Teechers Leavers 22 review – John Godber’s rowdy comedy graduates with honours

The most topical joke of the night is about partygate, but even without it, John Godber’s play could hardly be more on the nose. The playwright has not just warmed over Teechers, his widely performed 1987 comedy, he has fast-tracked it into today – Ofsted inspections, hand sanitisers and all.

To mark the 50th anniversary of Hull Truck and the 35th anniversary of the play, Teechers Leavers 22 hits home not only with the same laughter and punchy theatricality as the original but also with the same political rage. The faster the jokes come about unruly pupils and unrulier staff, the more the anger builds at an education system custom-built to sell young people short.

Godber, who has just had the adjacent studio theatre named after him, began his career with a string of stripped-back physical comedies that put the focus on the actor. Here, in Mark Babych’s production, he fields just three performers to give life to a post-pandemic Whitewall College where the kids have recently done their BTec drama exam on Zoom.

‘Unruly teachers and unrulier staff’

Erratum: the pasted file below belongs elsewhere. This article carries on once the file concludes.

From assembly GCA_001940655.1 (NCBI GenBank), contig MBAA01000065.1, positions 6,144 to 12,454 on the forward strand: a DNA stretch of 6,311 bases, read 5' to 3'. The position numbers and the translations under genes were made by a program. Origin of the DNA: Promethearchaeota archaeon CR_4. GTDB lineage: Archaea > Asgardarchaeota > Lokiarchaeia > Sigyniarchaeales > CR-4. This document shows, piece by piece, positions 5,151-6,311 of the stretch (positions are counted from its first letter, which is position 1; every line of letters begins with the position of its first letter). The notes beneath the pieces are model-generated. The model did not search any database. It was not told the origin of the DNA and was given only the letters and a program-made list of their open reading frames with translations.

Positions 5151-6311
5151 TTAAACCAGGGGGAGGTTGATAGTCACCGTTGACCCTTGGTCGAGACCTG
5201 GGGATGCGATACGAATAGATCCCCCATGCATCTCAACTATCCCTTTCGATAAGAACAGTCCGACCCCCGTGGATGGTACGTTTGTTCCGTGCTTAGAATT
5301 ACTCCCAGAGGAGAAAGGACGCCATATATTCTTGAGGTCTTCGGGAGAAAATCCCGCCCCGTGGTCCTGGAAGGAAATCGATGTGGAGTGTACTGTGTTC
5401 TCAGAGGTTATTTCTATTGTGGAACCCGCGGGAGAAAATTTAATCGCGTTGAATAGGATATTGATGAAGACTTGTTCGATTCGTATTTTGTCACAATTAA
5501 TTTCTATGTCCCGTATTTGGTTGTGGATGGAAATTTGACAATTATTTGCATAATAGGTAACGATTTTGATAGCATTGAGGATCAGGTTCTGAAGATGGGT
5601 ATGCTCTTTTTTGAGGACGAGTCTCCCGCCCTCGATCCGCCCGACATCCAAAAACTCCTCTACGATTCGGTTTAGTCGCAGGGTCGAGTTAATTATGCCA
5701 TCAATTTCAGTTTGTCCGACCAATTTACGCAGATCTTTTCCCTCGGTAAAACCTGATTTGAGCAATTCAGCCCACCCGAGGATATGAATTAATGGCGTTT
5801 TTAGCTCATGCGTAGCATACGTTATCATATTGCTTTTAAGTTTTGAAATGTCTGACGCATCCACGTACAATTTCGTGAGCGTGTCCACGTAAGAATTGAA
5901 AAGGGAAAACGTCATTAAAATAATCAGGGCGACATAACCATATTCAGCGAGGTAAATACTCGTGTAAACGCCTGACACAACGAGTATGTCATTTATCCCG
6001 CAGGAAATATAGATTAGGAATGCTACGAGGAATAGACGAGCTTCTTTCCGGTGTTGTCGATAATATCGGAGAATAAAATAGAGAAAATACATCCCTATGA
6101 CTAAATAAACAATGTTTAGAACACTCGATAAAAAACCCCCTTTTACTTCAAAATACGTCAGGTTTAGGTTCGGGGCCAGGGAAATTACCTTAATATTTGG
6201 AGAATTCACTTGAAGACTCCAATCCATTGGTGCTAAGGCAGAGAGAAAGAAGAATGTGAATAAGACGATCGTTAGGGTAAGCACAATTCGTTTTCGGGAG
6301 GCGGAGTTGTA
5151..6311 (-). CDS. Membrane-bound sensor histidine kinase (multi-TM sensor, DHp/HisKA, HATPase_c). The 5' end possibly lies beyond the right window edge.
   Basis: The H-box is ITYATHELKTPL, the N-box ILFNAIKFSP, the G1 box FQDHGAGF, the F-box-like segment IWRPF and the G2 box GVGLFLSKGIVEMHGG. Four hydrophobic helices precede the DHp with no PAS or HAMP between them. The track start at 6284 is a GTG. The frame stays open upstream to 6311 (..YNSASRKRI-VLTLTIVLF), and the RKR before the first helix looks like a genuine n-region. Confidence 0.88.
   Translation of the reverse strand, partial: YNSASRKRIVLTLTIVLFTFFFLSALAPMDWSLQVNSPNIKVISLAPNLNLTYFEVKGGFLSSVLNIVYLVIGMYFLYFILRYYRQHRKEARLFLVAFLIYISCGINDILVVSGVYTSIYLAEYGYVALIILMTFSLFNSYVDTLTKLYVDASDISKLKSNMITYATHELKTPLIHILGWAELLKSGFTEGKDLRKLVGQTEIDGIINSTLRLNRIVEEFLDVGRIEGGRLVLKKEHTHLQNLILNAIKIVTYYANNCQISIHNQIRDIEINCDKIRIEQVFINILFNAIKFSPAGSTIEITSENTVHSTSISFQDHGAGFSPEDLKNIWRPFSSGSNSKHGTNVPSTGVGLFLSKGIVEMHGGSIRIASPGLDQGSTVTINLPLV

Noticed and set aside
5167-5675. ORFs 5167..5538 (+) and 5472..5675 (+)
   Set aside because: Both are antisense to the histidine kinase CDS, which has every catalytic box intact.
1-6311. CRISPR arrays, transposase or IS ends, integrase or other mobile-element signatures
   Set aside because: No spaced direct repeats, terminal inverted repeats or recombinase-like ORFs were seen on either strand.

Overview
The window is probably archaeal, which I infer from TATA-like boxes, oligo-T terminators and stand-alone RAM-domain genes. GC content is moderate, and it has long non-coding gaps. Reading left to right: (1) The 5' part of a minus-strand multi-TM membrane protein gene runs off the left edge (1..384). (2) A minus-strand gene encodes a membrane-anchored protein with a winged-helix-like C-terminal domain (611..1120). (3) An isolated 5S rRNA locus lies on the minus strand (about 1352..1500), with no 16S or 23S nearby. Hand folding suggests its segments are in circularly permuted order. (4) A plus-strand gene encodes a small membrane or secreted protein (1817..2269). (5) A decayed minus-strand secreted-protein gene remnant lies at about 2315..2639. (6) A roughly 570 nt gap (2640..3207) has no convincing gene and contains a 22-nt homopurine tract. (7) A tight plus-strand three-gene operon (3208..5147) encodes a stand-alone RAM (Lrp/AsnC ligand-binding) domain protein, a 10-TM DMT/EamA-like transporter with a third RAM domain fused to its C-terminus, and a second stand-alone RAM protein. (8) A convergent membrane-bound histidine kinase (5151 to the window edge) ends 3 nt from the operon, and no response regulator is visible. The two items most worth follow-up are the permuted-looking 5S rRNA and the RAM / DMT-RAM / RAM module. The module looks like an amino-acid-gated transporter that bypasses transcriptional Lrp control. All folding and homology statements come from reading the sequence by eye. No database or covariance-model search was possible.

‘Unruly teachers and unrulier staff’

Levi Payne, Purvi Parmar and Martha Godber are like the primary coloured strips on Caitlin Mawhinney’s assembly hall set: bright sparks hopelessly trying to make the place look less institutional. Together, they are a formidable unit. Tight and joyful, they allow each other space for swaggering solo turns without ever letting the rhythm drop between them.

They are gobby as the pupils and flustered as the teachers, switching between parts with dazzling speed. In a role first taken by her father, Martha Godber plays a working-class drama teacher who dares to see the potential in the disillusioned pupils. But winning them over turns out to be a lot easier than conquering a school hierarchy that, with its eyes on “specialist technology status”, sees creativity as an optional extra.

What defeats her is not Parmar’s Oggy Moxon, the lumbering school thug, nor Payne’s infatuated Salty, doing his homework on his mobile phone for want of a computer. It is the injustice of an education system that favours the privileged. Over the road, St George’s private school flourishes while the Whitewall kids are abandoned. A raucous comedy ends on a note of bitter, wordless fury.


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